“This is a moment that demands a frank and honest assessment about where we stand and more generally the safety of women. Let me be clear: There is no excuse for this alleged behavior. It is systematic and pervasive.”
With these emotional words, Norah O’Donnell reported Tuesday morning that Charlie Rose, her colleague at CBS This Morning, had been suspended after eight women accused him of sexual misconduct. The network fired Rose yesterday afternoon. PBS canceled his show shortly thereafter.
Meanwhile, the longest-serving member of the House of Representatives is facing an ethics investigation.
John Conyers has been representing Michigan’s thirteenth congressional district in Washington since 1965. Now reports allege that he paid over $27,000 to settle a complaint from a woman who claimed she was fired from his staff because she rejected his sexual advances.
Other staff members stated that they witnessed Conyers touching female staffers inappropriately and requesting sexual favors. The congressman has denied the charges: “I expressly and vehemently denied the allegations made against me, and continue to do so.”
This morning’s New York Times reports that Pixar co-founder John Lasseter will take a “six-month sabbatical” after unspecified “missteps” that made some employees feel “disrespected or uncomfortable.” In recent weeks, more than thirty men have been accused of sexual immorality.
According to a new poll, a third of women say they have been sexually harassed or abused at work. What will it take for such horrific behavior to stop?
How we got here
Our postmodern culture has decided that all truth is personal and subjective (except the claim that truth is personal and subjective, of course). In a society that denies objective meaning, people cannot possess objective or inherent value. Their worth is then determined by their usefulness to others.
This view is known as “instrumentalism“—a theory or object is valued according to its use. It is applied to unborn babies who are cherished or rejected by their parents as they choose. It is reflected in the euthanasia debate of our day—if life has no intrinsic worth, it can be ended whenever the individual wishes.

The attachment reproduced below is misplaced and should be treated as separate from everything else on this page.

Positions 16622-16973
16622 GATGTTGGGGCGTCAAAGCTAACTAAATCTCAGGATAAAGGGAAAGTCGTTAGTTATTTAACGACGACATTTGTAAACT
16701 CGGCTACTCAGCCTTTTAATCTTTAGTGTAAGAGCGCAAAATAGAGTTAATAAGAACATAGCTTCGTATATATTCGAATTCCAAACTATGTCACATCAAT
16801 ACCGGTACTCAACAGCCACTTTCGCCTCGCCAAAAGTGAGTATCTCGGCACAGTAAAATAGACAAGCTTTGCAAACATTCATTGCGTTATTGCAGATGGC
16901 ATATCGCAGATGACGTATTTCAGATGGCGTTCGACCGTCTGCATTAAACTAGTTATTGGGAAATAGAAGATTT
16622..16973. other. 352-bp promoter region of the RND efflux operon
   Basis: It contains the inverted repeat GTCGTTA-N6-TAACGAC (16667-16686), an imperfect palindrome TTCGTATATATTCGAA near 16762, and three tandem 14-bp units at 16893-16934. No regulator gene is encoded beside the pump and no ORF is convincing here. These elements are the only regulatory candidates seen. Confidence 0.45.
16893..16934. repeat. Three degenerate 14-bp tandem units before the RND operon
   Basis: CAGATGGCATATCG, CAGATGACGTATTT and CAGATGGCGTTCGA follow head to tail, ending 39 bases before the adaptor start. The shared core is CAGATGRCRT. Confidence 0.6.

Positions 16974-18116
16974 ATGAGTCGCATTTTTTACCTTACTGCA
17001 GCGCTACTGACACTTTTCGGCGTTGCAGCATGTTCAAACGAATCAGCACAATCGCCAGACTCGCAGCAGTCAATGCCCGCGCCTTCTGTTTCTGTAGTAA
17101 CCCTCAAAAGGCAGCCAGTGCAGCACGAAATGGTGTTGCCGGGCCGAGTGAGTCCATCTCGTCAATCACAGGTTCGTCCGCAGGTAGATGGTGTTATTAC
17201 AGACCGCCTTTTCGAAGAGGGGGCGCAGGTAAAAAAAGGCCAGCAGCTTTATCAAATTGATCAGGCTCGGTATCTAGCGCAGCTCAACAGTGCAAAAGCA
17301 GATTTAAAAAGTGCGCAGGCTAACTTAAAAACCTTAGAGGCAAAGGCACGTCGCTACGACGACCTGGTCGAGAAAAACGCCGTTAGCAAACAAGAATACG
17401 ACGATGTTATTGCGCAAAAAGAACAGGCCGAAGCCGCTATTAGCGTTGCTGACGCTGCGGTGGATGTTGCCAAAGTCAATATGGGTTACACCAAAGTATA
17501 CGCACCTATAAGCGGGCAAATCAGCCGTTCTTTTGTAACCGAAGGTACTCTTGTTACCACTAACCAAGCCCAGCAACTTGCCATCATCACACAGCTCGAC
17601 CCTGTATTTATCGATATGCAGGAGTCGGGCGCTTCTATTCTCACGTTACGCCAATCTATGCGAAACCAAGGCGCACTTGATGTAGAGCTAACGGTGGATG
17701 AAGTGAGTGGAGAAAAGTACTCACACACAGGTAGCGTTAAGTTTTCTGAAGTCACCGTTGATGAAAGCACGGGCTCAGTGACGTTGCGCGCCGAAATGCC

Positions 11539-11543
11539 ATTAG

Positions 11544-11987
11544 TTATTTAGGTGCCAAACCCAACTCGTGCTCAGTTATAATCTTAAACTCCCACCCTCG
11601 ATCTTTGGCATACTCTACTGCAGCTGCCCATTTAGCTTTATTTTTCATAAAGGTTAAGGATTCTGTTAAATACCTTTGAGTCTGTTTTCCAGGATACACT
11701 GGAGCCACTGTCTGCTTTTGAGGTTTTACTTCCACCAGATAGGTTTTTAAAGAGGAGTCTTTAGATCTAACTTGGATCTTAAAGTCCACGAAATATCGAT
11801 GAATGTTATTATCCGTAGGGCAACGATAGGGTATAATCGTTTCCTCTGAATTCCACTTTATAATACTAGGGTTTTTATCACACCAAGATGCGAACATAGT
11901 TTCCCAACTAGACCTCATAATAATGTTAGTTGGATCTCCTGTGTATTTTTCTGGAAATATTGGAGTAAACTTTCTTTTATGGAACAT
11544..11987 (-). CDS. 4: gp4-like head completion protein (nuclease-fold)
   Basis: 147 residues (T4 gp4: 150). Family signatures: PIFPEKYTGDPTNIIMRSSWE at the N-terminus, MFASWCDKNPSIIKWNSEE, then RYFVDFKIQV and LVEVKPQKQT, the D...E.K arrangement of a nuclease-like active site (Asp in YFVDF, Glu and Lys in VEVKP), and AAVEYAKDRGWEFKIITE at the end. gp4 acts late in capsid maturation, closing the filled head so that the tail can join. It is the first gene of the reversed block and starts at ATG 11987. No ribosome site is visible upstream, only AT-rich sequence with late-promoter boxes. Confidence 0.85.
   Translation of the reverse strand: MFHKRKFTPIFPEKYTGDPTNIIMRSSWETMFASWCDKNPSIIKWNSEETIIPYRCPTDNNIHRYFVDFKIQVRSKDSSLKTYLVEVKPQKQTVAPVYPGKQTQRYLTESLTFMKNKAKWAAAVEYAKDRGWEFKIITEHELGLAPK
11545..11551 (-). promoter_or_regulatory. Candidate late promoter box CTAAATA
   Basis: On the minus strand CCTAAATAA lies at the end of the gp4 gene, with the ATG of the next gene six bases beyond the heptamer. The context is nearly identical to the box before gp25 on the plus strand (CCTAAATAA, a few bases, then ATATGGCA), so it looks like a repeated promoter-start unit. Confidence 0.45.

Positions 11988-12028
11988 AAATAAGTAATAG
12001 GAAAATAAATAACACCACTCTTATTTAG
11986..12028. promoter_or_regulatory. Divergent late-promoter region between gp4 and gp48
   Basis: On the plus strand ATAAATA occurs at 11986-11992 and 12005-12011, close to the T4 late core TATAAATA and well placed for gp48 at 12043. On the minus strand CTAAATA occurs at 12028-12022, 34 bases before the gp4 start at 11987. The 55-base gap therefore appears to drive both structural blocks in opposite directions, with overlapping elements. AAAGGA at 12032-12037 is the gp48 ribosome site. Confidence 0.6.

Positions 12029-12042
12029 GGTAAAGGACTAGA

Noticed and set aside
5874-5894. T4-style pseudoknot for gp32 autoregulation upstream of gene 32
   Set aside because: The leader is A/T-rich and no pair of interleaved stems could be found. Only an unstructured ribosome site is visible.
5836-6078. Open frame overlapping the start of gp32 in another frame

If there are no objective values, women will not be valued objectively.
If women claim they have been subjected to inappropriate conduct, all too often they have received unfair treatment that “puts the victim on trial.” If their story appears in the liberal press, conservatives dismiss it; if it appears in the conservative press, liberals dismiss it.
How God sees women
The Lord created humankind “in his own image, in the image of God he created him; male and female he created them” (Genesis 1:27). From the beginning, women were just as reflective of the divine image as men, just as valued by their Father.
Women such as Deborah and Jael were biblical warriors. Miriam, Deborah, Huldah, Noadiah, Anna, and the daughters of Philip were prophets. A woman named Junia was such an important leader that she was “outstanding among the apostles” (Romans 16:7 NIV). Lydia was the first convert in Asia. Mary Magdalene was the first witness to the risen Christ.
Clearly, God sees women as equal to men and so valuable that they are worth the death of his Son. Men and women are one family in Christ (Galatians 3:28). Who are we to value our sisters less than our Father does?
Let’s close with two imperatives for this urgent hour.
One: Be who we want others to be.
Sexual purity is nonnegotiable for a follower of Jesus (Matthew 5:27–30). Seek holiness in your heart and consistency in your witness.
Two: Pray fervently.
Pray for our leaders to be godly and wise (1 Timothy 2:1–2). Pray for abusers to be stopped and victims to be encouraged and protected.
Pray for God to use this cultural moment to show us our need for biblical truth and moral character. Pray for pastors and churches to model the integrity our society so desperately needs.
St. Augustine prayed, “Renew thy Church, O Lord, beginning with me.” Let’s pray the same for our culture today.